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Schering-Plough CEO Tells CNBC That Restructuring Is Working

CNBC.com
Monday, 29 Jan 2007 | 3:44 PM ET

The chief executive of Schering-Plough told CNBC that the drug company's latest earnings are a further sign that a three-year-old restructuring is having a positive impact.

"We are going into this year with momentum, we are growing very nicely on the top line, we're exerting financial discipline, and our bottom line is growing faster than our top line," CEO Fred Hassan said in an appearance on "Power Lunch" on Monday. "That's a great strategy to have."

The company announced fourth-quarter earnings Monday morning in-line with Wall Street expectations.

Schering Plough Earnings
Discussing the pharmaceutical giant's earnings, with Fred Hassan, Schering Plough Chairman & CEO

"What's very, very good is to see that this company--that was in dire straits three-and-a half years ago--has had its first three years of a strategic plan come through beautifully," Hassan added. "We're a much stronger company than we were three-and-a half years ago."

The company, based in Kenilworth, N.J., reported an adjusted profit of 17 cents per share on sales of $2.7 billion, compared with the Thomson Financial consensus forecasts of 17 cents and $2.53 billion, respectively.

Schering-Plough, which co-markets cholesterol drug Vytorin with Merck , logged $1.1 billion in sales of cholesterol drugs in the quarter. Sales of arthritis drug Remicade rose 34% from the year-ago period to $337 million.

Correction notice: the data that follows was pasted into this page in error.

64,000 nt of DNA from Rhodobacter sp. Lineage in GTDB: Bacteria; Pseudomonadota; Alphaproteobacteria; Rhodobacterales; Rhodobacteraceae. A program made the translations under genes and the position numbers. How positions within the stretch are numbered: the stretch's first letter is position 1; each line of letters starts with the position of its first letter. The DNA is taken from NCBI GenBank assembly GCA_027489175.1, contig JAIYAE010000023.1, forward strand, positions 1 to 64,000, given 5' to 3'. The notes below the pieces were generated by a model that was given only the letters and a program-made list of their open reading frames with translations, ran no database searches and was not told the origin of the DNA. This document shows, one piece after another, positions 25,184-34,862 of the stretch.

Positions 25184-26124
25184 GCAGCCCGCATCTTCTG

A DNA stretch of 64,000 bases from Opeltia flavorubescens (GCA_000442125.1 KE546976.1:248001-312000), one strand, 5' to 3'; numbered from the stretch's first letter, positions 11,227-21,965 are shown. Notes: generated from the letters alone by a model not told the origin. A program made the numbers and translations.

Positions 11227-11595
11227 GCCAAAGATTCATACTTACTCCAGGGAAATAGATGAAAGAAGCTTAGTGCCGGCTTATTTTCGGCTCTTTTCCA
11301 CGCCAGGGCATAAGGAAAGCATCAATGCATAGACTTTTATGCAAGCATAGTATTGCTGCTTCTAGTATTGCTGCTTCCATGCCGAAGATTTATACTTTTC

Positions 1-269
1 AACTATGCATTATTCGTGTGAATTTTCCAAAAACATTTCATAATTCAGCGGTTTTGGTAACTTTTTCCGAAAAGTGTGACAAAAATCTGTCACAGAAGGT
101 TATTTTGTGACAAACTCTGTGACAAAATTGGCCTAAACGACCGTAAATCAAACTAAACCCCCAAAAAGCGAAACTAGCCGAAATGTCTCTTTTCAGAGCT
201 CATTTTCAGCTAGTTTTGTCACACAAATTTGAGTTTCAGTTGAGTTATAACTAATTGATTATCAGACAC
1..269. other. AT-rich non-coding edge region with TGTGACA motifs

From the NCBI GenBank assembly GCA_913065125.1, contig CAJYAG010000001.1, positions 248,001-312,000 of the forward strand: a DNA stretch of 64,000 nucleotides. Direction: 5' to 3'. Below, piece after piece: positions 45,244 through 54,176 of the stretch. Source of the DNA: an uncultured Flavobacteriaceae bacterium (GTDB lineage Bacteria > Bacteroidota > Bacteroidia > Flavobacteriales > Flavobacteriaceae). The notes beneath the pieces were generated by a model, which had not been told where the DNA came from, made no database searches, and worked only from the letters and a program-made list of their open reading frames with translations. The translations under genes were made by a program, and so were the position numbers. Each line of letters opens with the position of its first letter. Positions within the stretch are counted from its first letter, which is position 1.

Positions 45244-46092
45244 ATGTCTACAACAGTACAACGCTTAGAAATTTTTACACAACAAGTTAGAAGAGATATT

James Kelly of Goldman Sachs raised the price target on the stock to $28 from $25 but said the company will need to find new areas of growth as sales of cholesterol drugs Vytorin and Zetia cool off.

"Schering-Plough’s key strategic challenge is diversification of the revenue base, away from the cholesterol franchise," Kelly wrote in a research report sent to clients on Monday.

"The growth of Nasonex and Remicade are important avenues of diversification, and we will watch the impact of new competition on these franchises."

Merrill Lynch's David Risinger expressed a similar sentiment, saying investor attention will be closely focused on the slowdown in the cholesterol drug market.

"Cholesterol market new prescription growth has been cut in half recently, to approximately 6% to 7% year-over-year growth in the last three weeks versus 13% growth in full-year 2006," Risinger said.

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